9 March 2007 Evolution of the Varrier autostereoscopic VR display: 2001-2007
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Abstract
Autostereoscopy (AS) is an increasingly valuable virtual reality (VR) display technology; indeed, the IS&T / SPIE Electronic Imaging Conference has seen rapid growth in the number and scope of AS papers in recent years. The first Varrier paper appeared at SPIE in 2001, and much has changed since then. What began as a single-panel prototype has grown to a full scale VR autostereo display system, with a variety of form factors, features, and options. Varrier is a barrier strip AS display system that qualifies as a true VR display, offering a head-tracked ortho-stereo first person interactive VR experience without the need for glasses or other gear to be worn by the user. Since Varrier's inception, new algorithmic and systemic developments have produced performance and quality improvements. Visual acuity has increased by a factor of 1.4X with new fine-resolution barrier strip linescreens and computational algorithms that support variable sub-pixel resolutions. Performance has improved by a factor of 3X using a new GPU shader-based sub-pixel algorithm that accomplishes in one pass what previously required three passes. The Varrier modulation algorithm that began as a computationally expensive task is now no more costly than conventional stereoscopic rendering. Interactive rendering rates of 60 Hz are now possible in Varrier for complex scene geometry on the order of 100K vertices, and performance is GPU bound, hence it is expected to continue improving with graphics card enhancements. Head tracking is accomplished with a neural network camera-based tracking system developed at EVL for Varrier. Multiple cameras capture subjects at 120 Hz and the neural network recognizes known faces from a database and tracks them in 3D space. New faces are trained and added to the database in a matter of minutes, and accuracy is comparable to commercially available tracking systems. Varrier supports a variety of VR applications, including visualization of polygonal, ray traced, and volume rendered data. Both AS movie playback of pre-rendered stereo frames and interactive manipulation of 3D models are supported. Local as well as distributed computation is employed in various applications. Long-distance collaboration has been demonstrated with AS teleconferencing in Varrier. A variety of application domains such as art, medicine, and science have been exhibited, and Varrier exists in a variety of form factors from large tiled installations to smaller desktop forms to fit a variety of space and budget constraints. Newest developments include the use of a dynamic parallax barrier that affords features that were inconceivable with a static barrier.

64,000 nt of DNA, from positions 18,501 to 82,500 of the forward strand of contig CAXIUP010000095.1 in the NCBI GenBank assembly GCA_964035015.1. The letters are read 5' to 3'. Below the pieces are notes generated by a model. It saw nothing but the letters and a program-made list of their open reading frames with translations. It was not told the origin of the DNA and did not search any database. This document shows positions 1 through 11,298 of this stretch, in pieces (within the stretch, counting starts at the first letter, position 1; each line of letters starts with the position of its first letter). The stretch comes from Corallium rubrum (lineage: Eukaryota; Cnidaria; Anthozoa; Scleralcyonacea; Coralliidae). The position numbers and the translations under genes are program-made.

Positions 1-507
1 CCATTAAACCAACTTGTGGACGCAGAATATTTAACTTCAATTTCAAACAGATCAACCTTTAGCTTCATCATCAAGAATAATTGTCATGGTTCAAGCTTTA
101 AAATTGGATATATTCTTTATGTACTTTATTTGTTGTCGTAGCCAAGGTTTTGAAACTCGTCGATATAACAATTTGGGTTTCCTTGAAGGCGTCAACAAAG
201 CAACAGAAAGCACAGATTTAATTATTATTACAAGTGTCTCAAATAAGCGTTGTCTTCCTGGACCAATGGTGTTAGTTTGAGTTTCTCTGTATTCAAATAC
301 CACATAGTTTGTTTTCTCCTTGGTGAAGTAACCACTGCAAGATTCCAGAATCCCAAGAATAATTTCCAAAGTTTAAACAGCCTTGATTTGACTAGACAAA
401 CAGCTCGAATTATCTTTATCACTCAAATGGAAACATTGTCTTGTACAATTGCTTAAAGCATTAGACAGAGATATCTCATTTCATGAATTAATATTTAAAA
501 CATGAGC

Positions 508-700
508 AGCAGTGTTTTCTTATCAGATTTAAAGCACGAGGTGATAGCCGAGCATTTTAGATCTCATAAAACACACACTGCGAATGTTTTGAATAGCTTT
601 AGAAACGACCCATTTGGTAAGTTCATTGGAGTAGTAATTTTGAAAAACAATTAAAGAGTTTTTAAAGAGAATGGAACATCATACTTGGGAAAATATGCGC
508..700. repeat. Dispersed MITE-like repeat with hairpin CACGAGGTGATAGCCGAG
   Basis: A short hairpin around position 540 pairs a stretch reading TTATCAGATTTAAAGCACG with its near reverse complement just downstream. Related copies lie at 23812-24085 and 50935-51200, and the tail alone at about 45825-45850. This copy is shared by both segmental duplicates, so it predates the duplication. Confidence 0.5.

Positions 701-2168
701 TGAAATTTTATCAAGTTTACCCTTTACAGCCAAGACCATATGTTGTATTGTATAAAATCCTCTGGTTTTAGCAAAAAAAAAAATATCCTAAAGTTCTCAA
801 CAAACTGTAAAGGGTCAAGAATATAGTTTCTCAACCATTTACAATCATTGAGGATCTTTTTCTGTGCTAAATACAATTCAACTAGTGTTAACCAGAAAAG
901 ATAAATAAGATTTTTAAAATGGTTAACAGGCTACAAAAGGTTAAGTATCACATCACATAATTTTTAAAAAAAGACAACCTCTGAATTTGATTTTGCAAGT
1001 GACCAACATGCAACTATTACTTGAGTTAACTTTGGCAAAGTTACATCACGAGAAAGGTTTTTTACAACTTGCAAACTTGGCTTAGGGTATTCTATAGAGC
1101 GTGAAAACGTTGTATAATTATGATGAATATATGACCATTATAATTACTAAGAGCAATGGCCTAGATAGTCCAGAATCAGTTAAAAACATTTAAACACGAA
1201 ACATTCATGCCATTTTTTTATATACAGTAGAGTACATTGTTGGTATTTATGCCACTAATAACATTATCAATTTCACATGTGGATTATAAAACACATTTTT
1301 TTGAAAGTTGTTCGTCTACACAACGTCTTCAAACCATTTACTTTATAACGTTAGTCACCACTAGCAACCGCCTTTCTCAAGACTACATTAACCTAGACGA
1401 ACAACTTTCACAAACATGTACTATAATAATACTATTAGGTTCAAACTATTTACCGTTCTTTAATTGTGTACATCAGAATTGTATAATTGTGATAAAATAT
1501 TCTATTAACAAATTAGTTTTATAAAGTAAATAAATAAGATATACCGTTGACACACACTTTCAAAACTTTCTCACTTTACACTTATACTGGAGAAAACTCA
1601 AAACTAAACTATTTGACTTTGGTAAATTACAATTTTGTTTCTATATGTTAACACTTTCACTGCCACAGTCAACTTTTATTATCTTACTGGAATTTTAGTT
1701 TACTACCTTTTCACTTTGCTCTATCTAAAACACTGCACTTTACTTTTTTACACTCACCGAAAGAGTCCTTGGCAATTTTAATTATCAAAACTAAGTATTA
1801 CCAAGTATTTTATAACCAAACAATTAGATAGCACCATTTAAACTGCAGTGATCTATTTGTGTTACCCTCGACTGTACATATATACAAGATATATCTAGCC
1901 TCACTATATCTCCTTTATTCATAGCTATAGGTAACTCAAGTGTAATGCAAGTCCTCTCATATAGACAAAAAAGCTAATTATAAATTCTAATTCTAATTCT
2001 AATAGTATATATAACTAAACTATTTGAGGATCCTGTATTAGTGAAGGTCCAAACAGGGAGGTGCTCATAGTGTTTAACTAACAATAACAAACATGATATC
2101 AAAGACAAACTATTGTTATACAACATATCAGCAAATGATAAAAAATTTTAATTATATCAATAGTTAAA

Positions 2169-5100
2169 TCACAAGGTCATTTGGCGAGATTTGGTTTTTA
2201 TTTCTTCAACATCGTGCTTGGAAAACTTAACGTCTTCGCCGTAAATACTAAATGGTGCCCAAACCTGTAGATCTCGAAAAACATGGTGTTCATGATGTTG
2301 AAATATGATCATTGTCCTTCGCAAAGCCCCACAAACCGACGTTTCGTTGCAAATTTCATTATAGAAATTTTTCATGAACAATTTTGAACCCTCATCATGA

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Tom Peterka, Robert L. Kooima, Javier I. Girado, Jinghua Ge, Daniel J. Sandin, Thomas A. DeFanti, "Evolution of the Varrier autostereoscopic VR display: 2001-2007", Proc. SPIE 6490, Stereoscopic Displays and Virtual Reality Systems XIV, 649004 (9 March 2007); doi: 10.1117/12.703567; https://doi.org/10.1117/12.703567
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